Expectations: The Untold Story of Black British Community Leaders in the 1960s and 1970s will be centre stage at Brixton’s Black Cultural Archives from Tuesday (7 August) until 28 September.
Curated by photographer Neil Kenlock – once the official photographer of the British Black Panthers – and his daughter Emelia Kenlock, the exhibition highlights untold stories from black British culture and history.
Seventy photographs celebrate the 70th anniversary of the Windrush, focussing on challenges, collaboration and change. Covering the 1960s and 1970s, Expectations will include famous images, including the notorious “Keep Britain White” from 1972.
Giving a unique insight into the lives and experiences of the first generation African and Caribbean leaders who settled in the UK, and influenced the community in Brixton and elsewhere, the exhibition features celebrated figures such as Darcus Howe (broadcaster and civil rights campaigner); Olive Morris (anti-discrimination, womens’ and squatters’ rights campaigner); Lord David Pitt (Baron of Hampstead, Labour Party politician, GP and political activist); Arthur Stanley Wint OD MBE (the first Jamaican Olympic gold medallist and Jamaica’s High Commissioner); and Steve Barnard (the first black BBC radio presenter with a reggae music show).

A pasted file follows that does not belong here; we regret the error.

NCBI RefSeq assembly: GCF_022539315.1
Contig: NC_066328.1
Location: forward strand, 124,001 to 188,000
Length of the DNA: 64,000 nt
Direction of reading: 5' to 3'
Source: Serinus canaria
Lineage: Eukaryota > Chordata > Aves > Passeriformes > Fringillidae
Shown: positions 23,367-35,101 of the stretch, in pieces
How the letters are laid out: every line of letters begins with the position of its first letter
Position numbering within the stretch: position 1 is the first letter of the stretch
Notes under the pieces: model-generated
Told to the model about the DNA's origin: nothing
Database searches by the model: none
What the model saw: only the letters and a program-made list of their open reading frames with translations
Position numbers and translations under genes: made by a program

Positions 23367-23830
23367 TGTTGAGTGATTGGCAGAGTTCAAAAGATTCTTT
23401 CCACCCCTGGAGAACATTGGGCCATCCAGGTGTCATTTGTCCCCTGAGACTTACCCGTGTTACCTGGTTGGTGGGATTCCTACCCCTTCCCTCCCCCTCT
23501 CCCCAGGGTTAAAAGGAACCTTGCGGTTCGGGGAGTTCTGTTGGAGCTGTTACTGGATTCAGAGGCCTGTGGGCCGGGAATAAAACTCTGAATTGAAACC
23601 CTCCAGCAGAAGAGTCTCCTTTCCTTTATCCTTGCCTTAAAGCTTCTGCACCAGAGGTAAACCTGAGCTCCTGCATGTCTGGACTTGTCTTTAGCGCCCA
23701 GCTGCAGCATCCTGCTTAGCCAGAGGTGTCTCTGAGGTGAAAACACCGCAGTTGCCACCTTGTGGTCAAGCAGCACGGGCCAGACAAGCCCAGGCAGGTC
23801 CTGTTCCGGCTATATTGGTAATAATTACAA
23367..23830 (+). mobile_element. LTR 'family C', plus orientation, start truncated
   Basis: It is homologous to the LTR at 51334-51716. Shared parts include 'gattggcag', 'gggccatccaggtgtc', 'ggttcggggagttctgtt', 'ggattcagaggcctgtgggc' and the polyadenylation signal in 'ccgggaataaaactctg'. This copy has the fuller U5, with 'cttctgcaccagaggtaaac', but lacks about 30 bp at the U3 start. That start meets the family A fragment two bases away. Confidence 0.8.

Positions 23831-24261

Neil Kenlock said: “This project aims to give access to examples of black leadership, as well as archive material outside of the normal educational environment … I truly hope the exhibition will add to the national cultural narrative and resonate with new audiences”.
The exhibition is hosted by the Black Cultural Archives in Windrush Square.
It runs from 7 August to 28 September.
The BCA is open from 10am to 6pm from Tuesday to Saturday.